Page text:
# Graph of the Dirichlet Function

we know, the Dirichlet function as: $$f(x) = \begin{cases} 1, &\text{if } x \text{ is irrational; and } \\ 0, &\text{if }x \text{ is rational}. \end{cases}$$ R.A. Silverman in his book Modern Calculus says that this wild function cannot be plotted at all while M.R.Spiegel in the book Advanced Calculus constructed a graph of $f(x)$ as two parallel lines with $x$-axe, gone via $1$ and $0$. The second athour says: The graph is shown in the adjoining Fig. 2-3. From its appearence it would seem that there are two functional values $0$ and $1$ corresponding to each value of $x$, i.e. that $f(x)$ is multiple-valued, whereas it is actually single-valued. What happens in these two point of views?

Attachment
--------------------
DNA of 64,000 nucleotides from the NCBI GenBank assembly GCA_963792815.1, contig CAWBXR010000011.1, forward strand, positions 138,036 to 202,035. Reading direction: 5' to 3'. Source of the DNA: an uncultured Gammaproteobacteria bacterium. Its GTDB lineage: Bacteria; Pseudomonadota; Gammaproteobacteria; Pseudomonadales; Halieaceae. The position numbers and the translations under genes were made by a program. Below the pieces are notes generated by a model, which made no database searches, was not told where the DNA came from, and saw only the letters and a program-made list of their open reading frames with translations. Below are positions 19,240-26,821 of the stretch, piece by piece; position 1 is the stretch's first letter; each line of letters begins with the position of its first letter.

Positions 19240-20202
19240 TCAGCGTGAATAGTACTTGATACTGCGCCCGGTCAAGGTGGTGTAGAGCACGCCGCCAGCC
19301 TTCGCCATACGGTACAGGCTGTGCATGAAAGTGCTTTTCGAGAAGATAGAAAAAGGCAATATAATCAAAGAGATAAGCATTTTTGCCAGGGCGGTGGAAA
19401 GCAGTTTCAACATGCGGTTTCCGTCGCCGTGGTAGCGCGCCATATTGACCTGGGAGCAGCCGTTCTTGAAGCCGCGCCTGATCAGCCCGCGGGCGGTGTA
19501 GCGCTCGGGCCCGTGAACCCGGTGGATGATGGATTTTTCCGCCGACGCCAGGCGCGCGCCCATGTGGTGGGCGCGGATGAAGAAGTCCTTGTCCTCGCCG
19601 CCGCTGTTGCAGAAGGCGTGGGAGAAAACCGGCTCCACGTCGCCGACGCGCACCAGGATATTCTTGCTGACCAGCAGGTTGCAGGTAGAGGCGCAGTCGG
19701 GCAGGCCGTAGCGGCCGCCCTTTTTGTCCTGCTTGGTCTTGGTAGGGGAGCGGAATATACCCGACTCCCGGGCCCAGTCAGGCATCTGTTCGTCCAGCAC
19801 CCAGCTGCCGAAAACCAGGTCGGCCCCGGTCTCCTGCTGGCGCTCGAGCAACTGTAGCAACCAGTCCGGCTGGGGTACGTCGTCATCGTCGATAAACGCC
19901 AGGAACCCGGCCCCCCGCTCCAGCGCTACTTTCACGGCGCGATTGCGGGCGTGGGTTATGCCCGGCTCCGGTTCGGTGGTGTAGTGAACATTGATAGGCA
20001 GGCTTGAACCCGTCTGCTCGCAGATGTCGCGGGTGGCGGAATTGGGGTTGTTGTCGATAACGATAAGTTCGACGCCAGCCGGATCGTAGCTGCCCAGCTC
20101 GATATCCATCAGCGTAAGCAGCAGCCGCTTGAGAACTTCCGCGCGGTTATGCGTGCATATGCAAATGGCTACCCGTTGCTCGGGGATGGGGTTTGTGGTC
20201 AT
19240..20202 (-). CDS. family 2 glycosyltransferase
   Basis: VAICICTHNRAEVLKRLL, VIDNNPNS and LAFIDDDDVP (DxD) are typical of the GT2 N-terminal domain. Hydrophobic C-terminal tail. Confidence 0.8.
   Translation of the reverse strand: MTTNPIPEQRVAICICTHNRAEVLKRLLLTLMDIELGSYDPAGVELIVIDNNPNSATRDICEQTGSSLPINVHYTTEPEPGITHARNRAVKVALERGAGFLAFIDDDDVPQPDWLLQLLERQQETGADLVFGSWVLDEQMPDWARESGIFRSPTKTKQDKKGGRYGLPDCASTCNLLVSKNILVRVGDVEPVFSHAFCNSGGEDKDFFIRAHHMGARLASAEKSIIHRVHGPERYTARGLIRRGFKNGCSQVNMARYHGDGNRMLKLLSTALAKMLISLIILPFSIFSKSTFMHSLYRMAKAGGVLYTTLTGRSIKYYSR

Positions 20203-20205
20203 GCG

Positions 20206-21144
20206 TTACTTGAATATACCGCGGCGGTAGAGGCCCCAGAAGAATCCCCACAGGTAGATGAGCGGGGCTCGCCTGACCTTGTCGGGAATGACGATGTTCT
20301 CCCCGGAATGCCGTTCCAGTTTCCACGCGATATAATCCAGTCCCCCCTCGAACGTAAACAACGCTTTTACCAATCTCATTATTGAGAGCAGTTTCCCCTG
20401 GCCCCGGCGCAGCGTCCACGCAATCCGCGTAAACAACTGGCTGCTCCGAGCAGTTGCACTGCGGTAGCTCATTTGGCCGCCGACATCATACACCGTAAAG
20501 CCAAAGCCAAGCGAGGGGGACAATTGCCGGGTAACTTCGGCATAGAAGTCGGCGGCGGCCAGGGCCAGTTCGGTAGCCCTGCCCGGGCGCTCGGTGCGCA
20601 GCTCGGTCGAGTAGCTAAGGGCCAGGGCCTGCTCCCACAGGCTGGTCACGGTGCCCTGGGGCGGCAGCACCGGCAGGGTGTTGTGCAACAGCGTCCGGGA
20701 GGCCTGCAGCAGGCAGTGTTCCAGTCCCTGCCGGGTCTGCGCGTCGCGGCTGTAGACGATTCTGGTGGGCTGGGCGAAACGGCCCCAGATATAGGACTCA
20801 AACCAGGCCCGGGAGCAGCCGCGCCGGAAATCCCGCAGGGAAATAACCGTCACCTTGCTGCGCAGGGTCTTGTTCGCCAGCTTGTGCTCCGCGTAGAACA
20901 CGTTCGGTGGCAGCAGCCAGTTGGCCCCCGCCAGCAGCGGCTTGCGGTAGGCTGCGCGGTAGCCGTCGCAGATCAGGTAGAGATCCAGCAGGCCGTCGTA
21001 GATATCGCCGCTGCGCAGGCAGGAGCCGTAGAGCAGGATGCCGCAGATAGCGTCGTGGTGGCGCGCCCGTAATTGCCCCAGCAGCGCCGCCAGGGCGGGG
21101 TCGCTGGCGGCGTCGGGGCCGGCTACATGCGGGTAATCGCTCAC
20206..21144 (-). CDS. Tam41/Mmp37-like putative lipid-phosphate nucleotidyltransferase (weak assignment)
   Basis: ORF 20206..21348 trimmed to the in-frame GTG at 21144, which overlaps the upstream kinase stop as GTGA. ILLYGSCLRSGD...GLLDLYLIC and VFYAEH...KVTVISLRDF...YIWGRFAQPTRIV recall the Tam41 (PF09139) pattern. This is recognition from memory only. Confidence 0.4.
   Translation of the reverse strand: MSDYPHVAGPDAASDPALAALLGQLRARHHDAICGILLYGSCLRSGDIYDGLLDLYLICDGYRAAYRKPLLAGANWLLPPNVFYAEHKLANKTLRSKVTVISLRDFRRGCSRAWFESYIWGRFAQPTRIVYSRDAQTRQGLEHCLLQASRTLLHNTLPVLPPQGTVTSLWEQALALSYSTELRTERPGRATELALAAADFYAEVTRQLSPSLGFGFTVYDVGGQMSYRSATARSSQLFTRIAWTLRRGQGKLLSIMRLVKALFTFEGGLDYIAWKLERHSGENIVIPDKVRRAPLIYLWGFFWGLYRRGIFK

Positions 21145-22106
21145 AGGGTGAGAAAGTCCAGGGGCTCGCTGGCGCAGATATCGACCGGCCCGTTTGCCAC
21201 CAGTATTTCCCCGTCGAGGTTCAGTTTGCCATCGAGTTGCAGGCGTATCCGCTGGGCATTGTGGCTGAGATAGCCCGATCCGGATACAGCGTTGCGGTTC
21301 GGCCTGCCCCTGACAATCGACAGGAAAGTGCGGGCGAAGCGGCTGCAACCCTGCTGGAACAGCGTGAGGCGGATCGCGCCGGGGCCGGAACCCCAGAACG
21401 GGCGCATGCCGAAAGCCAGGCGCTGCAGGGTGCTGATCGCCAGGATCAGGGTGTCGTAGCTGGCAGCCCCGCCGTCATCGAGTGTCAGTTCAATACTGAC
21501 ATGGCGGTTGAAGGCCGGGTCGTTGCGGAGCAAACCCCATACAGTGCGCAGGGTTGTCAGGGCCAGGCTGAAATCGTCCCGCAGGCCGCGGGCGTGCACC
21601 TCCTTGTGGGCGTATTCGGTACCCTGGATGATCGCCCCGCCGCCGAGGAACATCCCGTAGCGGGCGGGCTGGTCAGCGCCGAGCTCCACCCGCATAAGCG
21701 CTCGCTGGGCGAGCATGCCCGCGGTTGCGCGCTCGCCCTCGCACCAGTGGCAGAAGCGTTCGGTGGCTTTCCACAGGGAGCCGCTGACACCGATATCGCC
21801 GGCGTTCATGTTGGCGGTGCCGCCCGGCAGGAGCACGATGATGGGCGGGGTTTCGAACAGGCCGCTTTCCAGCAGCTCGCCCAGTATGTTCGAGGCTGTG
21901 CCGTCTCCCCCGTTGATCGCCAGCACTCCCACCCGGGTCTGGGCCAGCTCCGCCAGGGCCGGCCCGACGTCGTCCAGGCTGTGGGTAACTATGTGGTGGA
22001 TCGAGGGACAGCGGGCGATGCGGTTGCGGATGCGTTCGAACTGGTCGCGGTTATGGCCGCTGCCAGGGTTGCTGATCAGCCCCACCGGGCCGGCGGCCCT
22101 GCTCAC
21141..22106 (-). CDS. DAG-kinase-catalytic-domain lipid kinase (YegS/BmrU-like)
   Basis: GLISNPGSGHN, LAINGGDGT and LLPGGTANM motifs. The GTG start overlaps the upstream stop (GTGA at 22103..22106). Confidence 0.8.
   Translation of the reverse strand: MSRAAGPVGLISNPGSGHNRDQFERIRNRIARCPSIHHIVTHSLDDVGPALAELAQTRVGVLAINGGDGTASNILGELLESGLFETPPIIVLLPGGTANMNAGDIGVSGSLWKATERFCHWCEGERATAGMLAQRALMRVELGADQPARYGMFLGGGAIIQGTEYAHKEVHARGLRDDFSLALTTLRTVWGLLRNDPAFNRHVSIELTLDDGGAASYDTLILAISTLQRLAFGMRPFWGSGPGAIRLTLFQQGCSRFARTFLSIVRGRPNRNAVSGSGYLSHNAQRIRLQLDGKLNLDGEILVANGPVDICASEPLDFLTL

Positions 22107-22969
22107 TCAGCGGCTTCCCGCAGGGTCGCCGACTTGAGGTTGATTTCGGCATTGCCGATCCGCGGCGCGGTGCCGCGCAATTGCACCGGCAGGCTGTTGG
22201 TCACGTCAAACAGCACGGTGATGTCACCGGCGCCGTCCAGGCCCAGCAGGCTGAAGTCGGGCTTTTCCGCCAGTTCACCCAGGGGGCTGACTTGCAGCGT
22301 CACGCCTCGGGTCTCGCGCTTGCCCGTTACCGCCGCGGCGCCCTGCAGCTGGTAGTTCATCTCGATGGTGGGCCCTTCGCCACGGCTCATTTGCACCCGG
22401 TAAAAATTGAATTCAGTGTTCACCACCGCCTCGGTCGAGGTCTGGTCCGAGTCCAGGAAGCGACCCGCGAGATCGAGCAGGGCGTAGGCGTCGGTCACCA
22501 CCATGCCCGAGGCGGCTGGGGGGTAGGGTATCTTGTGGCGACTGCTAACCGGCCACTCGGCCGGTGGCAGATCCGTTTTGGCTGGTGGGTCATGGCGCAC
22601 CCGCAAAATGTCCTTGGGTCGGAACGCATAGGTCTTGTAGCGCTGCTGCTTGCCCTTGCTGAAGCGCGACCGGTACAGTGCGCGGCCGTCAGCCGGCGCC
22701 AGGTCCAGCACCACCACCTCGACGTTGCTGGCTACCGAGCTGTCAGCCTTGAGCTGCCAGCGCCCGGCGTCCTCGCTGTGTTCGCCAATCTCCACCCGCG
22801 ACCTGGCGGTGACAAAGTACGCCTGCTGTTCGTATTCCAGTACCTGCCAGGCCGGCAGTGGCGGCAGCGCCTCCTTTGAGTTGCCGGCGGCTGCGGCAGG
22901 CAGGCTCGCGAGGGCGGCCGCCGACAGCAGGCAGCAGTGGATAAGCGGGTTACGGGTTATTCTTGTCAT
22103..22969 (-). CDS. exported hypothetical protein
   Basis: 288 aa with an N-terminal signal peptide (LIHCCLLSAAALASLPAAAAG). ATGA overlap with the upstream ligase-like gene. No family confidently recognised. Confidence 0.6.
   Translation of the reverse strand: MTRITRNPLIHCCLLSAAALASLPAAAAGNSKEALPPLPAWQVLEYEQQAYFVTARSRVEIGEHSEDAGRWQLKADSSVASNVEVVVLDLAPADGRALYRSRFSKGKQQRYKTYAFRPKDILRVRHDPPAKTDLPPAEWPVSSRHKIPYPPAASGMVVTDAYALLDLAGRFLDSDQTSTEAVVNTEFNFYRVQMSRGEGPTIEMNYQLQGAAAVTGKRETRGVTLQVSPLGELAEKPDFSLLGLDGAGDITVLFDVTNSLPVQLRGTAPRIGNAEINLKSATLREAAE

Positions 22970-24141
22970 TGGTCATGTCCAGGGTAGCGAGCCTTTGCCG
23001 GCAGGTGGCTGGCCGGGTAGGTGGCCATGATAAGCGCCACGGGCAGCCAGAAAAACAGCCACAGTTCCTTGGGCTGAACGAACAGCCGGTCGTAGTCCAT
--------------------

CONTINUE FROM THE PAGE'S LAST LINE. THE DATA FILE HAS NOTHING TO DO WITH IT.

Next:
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Silverman would deny that this picture counts as "plotting" the function. What look like two solid lines are actually not solid at all: the top line contains only points whose $x$ coordinate is irrational, and the bottom line contains only points whose $x$ coordinate is rational. These facts are impossible to show in a picture.